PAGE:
Curtis chose the setting of Notting Hill for the film as he lived there and knew the area well, stating "Notting Hill is a melting pot and the perfect place to set a film". This left the producers with a challenge of having to film in a heavily populated area. Kenworthy noted "Early on, we toyed with the idea of building a huge exterior set. That way we would have more control, because we were worried about having Roberts and Grant on public streets where we could get thousands of onlookers." In the end they decided to take the risk anyway and film in the actual streets. Michell was worried "that Hugh and Julia were going to turn up on the first day of shooting on Portobello Road, and there would be gridlock and we would be surrounded by thousands of people and paparazzi photographers who would prevent us from shooting". The location team, and security forces prevented this, as well as preventing problems the presence of a film crew may have caused the residents of Notting Hill, who Michell believes were "genuinely excited" about the film. The film's location manager Sue Quinn described her job of finding suitable locations and getting permission to film there as "a mammoth task". Quinn and the rest of her location team had to send letters to thousands of people in the area, promising that they would donate to each person's favourite charity, resulting in over two hundred different charities receiving money from the film project.
The film's production designer was Stuart Craig who was pleased for the chance to do a contemporary film, stating on the film "we're dealing with streets with thousands of people, market traders, shop owners and residents which makes it really complex". Filming began on 17 April 1998, in both West London and at Shepperton Studios. Will's bookshop was situated on Portobello Road, which was one of the main areas in which filming took place. Other places within Notting Hill where filming took place included Westbourne Park Road, Golborne Road, Landsdowne Road and the Coronet Cinema. After filming for a period of six weeks in Notting Hill, filming moved to the Ritz Hotel, where filming had to take place at night, the Savoy Hotel, the Nobu Restaurant, the Zen Garden of the Hempel Hotel and Kenwood House. One the film's final scenes takes place at a film premiere, which presented difficulties for the production team. Michell wanted to film the scene in Leicester Square, but the request was declined. Police had found the fans at a recent Leonardo DiCaprio premiere problematic, and the police were concerned the same problems might occur at the staged premiere. Through a health and safety act, the production received permission to film and constructed the scene in just twenty-four hours. Interior scenes were the last scenes to be filmed, with them taking place at Shepperton Studios. After filming was completed, the final cut of the film was three and a half hours long, with ninety minutes of footage being edited out for the film's release.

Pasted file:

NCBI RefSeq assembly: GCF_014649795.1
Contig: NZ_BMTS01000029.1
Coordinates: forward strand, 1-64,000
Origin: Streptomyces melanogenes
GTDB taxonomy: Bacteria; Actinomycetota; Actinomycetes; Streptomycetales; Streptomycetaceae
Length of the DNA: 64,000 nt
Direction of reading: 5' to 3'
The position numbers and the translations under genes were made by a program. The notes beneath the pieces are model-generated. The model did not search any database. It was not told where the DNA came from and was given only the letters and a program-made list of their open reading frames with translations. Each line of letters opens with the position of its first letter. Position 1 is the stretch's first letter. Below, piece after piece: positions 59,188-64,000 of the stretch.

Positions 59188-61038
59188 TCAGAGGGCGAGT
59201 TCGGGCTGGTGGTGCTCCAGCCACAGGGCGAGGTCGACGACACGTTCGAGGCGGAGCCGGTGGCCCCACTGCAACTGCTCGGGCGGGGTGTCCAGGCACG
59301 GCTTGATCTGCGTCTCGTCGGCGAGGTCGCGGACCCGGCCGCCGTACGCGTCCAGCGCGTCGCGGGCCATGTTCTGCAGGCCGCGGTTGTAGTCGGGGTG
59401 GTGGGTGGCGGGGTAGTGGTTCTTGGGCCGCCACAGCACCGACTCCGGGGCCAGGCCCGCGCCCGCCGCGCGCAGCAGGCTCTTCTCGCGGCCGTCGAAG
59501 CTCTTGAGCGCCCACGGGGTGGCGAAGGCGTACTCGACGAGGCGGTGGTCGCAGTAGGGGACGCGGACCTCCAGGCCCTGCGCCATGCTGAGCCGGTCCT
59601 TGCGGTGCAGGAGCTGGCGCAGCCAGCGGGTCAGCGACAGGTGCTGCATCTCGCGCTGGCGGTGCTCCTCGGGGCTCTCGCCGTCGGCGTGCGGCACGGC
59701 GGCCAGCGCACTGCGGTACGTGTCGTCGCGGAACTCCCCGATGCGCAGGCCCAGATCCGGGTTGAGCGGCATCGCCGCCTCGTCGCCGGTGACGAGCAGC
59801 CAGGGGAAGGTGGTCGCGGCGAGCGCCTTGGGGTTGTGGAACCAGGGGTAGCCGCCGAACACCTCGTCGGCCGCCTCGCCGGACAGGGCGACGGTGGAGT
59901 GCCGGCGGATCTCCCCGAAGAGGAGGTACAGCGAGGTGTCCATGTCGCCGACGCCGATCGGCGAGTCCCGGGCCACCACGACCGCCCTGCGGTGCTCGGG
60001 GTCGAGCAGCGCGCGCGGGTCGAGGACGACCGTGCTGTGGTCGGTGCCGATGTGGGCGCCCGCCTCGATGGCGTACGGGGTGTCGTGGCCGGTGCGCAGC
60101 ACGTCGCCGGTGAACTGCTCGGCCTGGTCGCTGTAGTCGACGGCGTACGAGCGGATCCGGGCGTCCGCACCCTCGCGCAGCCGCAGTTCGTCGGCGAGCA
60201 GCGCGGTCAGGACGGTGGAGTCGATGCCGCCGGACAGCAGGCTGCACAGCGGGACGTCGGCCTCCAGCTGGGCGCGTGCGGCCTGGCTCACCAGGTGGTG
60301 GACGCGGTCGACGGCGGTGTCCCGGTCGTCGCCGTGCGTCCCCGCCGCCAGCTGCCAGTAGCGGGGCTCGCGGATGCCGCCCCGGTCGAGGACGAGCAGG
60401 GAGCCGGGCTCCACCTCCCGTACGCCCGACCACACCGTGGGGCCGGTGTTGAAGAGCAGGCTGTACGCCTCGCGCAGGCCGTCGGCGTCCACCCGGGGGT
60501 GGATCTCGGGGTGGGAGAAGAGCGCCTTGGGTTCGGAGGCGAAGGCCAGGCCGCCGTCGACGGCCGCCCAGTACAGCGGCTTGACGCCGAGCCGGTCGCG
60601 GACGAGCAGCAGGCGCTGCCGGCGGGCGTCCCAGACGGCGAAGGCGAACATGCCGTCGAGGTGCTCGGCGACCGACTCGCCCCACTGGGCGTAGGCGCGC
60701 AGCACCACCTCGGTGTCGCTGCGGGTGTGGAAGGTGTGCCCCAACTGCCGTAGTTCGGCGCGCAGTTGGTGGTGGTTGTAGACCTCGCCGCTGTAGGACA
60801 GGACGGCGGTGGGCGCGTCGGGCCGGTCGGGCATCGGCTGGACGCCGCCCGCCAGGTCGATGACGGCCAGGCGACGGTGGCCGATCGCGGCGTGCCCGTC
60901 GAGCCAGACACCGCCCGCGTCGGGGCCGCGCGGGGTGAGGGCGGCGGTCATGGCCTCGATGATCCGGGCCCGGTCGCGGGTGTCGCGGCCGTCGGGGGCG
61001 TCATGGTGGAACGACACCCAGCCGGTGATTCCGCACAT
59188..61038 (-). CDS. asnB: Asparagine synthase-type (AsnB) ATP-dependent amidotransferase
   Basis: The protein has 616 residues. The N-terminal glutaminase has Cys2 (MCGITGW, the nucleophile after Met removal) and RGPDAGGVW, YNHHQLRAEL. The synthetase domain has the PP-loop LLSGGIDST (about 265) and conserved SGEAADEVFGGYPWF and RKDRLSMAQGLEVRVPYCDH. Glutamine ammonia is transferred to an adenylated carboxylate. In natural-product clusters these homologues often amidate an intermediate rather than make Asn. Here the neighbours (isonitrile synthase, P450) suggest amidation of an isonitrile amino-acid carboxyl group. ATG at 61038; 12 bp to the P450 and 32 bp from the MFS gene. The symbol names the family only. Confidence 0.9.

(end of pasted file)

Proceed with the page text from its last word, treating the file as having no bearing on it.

The film features the 1950 Marc Chagall painting La Mariée. In the story, Anna sees a print of the painting in William's home, and later gives him what is presumably the original. According to director Michell in an article in Entertainment Weekly, the painting was chosen because screenwriter Curtis was a fan of Chagall's work, and because La Mariée "depicts a yearning for something that's lost." The producers had a reproduction made for use in the film, but had to first get permission from the painting's owners as well as clearance from the British Design and Artists Copyright Society. Finally, according to producer Kenworthy, "we had to agree to destroy it. They were concerned that if our fake was too good, it might float around the market and create problems." The article also noted that "some experts say the real canvas could be worth between $500,000 and $1 million."
Music for the film was composed by Trevor Jones. Several additional songs written by other artists appeared on the film's soundtrack. These include Elvis Costello's cover of the Charles Aznavour song "She", as well as Ronan Keating's specially recorded cover version of "When You Say Nothing at All"; the song reached number one in the British charts. Originally, Charles Aznavour's version of "She" was used in the film, but American test screening audiences did not respond to it. Costello was then brought in by Richard Curtis to record a cover version of the song. Both versions of the song appear in non-U.S. releases.
Saint's Tattoo StudioEdit
In the opening sequence, Saint's Tattoo Studio, in Portobello Road was featured and refered to as the 'The Tattoo Parlour' and showed a man coming out with a tattoo that says 'I Love Ken'.
The travel bookshop was based on an actual travel bookshop just off Portobello Road. However the shop used in the film was in fact an antiques store on Portobello Road. It is now a Gong furniture store.
The Blue DoorEdit
The house used as Will's house just off Portobello Road was mobbed with fans and tourists after the films release. They often took scrapings of the blue paint as souvenirs. After having to repaint several times, the owners decided to paint the door black. The pub accross the road has a sign in the window saying "the blue door is black".